Here’s five SEC assistant coaches who could be replaced at season’s end:

Mark Snyder, Texas A&M, Defensive Coordinator — On the hot seat at the end of last season with the SEC’s worst defense at 475.8 yards per game, Snyder’s side of the football is once again a poor tackling and missed assignments mess. It’s difficult to pinpoint Texas A&M’s lack of success against nationally-ranked competition in the SEC West during Kevin Sumlin’s tenure, but it doesn’t take an Xs and Os analyst to determine defense has been ongoing issue.

Against physical fronts, the Aggies crumble and get caught out of position often in passing situations. The raw numbers this season compared to last are still awfully frightening — 29 touchdowns allowed in seven games, tied with Vanderbilt at the bottom of the SEC; 97th nationally (and last in the SEC) against the run at 190.1 yards per game. Not even Myles Garrett can save Snyder after the finale against LSU when Kevin Sumlin assesses his staff and what changes need to be made. To be fair, offensive coordinator Jake Spavital’s job could also be in jeopardy.

Karl Dorrell, Vanderbilt, Offensive Coordinator — Arguably the worst SEC assistant coaching hire in the offseason based on midseason results, Derek Mason’s decision to invite the former NFL assistant and UCLA head coach to Nashville hasn’t worked whatsoever and has damaged the program’s forward momentum seized by the previous regime.

Quiet and unassuming, Dorrell’s the opposite of his boss on the sideline and hasn’t pumped any life into Vanderbilt’s putrid, turnover-prone offense. The quarterback play’s laughable and sustaining drives next to impossible. The coaching pair formed a friendship at Northern Arizona while Mason was a cornerback and Dorrell called plays. Close acquaintances since, it appears Mason did Dorrell a favor by inviting him back to the college ranks and move backfired. When business interferes with friendship, the results are often damaging.

At season’s end when the Commodores finish 0-8 in the SEC, Dorrell could be the fall guy for a tragically bad season following consecutive nine-win campaigns.

Lorenzo Ward, South Carolina, Defensive Coordinator — It’s easier to replace a coordinator than it is a head coach and Ward’s shouldered much of the blame for South Carolina’s disappointing start this season. Never has the defensive line been this weak or secondary this bad — combined — during Steve Spurrier’s tenure. You would be hard-pressed to find anything the Gamecocks’ defenses has done well this season besides limiting East Carolina to 23 points during a Week 2 victory.

South Carolina’s given up the most explosive plays (10-plus yards) in the SEC this season (111) and ranks second-to-last in the league in scoring defense, passing defense and rushing defense. Fifteen rushing touchdowns allowed through seven games is on pace to break a dubious record (over last decade) of 23 given up in 2008.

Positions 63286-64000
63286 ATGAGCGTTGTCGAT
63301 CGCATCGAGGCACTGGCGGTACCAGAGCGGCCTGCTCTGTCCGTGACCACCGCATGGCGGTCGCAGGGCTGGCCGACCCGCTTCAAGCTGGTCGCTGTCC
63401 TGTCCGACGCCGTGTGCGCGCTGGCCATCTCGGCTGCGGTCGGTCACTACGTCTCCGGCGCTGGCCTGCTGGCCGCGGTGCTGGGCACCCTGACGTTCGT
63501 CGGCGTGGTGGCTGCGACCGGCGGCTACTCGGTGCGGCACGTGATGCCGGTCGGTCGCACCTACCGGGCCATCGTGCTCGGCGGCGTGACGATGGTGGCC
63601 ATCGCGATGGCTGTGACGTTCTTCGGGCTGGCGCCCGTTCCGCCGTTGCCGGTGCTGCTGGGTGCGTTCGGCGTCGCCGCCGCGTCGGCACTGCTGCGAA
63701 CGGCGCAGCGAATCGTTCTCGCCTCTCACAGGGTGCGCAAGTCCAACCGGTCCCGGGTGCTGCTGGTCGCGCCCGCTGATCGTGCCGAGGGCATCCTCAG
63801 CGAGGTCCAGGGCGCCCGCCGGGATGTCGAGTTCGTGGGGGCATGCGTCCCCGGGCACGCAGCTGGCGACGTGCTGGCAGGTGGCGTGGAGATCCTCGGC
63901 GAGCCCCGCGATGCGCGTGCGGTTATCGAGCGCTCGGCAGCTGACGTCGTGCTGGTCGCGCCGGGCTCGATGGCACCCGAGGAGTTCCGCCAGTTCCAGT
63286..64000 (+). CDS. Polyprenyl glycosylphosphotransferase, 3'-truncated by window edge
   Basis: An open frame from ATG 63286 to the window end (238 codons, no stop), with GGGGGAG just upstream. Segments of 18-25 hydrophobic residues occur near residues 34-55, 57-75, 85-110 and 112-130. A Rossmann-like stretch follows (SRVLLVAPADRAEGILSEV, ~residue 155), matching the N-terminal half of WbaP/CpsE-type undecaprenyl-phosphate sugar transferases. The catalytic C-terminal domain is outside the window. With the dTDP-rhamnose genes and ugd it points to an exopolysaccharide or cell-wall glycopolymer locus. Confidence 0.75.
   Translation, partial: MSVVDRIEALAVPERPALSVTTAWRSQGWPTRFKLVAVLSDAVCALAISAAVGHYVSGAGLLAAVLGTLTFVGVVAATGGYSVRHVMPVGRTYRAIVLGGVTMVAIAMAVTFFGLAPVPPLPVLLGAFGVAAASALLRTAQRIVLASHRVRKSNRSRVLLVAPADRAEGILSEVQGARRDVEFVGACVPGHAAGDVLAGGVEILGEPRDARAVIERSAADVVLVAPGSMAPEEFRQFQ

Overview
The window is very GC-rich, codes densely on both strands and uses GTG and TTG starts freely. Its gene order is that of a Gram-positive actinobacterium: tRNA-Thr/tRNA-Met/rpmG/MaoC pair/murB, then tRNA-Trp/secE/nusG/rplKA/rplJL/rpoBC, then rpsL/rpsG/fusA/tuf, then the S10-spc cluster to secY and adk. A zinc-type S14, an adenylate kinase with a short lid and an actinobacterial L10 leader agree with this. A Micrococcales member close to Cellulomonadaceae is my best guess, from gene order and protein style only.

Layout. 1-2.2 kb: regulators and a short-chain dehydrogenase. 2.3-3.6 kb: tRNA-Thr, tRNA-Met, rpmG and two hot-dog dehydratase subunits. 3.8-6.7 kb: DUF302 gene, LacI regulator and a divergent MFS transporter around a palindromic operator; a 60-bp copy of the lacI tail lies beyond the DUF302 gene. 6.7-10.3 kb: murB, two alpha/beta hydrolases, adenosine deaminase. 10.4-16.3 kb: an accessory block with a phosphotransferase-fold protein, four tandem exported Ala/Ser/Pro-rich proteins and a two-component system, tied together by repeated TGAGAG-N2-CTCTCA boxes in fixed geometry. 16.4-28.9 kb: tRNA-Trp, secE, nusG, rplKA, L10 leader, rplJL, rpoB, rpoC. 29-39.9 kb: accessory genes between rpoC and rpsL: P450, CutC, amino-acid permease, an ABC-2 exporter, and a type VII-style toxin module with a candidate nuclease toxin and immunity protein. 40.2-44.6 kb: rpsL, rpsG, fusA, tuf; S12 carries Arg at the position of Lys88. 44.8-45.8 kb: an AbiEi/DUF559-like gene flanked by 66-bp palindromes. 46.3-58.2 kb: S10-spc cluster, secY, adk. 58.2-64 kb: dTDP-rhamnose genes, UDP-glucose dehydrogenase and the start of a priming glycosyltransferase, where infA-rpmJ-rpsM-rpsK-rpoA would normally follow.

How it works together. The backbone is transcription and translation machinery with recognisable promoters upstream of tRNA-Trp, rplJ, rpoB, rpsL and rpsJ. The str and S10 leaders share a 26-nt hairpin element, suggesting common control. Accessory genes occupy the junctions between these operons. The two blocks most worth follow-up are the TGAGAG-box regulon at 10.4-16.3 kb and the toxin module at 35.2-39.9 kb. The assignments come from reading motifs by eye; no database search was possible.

In Ward’s defense, he doesn’t have the talent he’s grown accustomed to in Columbia, S.C. this season and most assumed this unit would take step back without Jadeveon Clowney. The problem is how far the step back has become, a devastating blow for a preseason division favorite and culprit in numerous losses.

Craig Naivar, Kentucky, Special Teams Coordinator — Admittedly outcoached at LSU last weekend, Naivar’s special teams units were blistered by the Tigers’ speed and precision in the return game to the tune of 163 total yards and a touchdown.

Even more embarrassing than Tre’Davious White’s 67-yard punt return for a score after the cornerback dodged six players who had a clear shot within the initial tackle radius was Kentucky’s lack of awareness on a squib kick just before halftime. By the time several players converged on a live ball up field, LSU gunner Lewis Neal had fallen on the football. The Wildcats were caught napping and Mark Stoops was livid.

Naivar’s kickoff coverage unit has given up five returns of 30 yards or more this season, tying an SEC-high with Arkansas and South Carolina. The Wildcats have given up an SEC-worst 16.7 yard per punt return.

Mike Bajakian, Tennessee, Offensive Coordinator — Despite a proven track record of success on Butch Jones’ staffs at Central Michigan and Cincinnati as the primary playcaller, Bajakian’s tenure in the SEC could be coming to an end after this season thanks to an anemic showing despite a senior quarterback and many talented newcomers. Tennessee’s scored one fewer touchdowns than Jeff Driskel-impaired Florida this season despite playing another full game.

The Vols are at the bottom of the SEC in rushing yards per game (94.0) and Bajakian hasn’t yet found creative ways to put the ball in the hands of playmakers. Against Florida, the Vols made four trips to the red zone but came away with just nine points during a one-point loss, a microcosm of how bad it’s been throughout the season. Few adjustments have been made by Bajakian despite Tennessee’s offensive line being amongst the nation’s worst at 30 sacks allowed.

A stronger focus on the short passing game could boost Justin Worley’s confidence without having to constantly look down field amidst pressure. As a collective unit, only Vanderbilt’s offense has been worse this fall.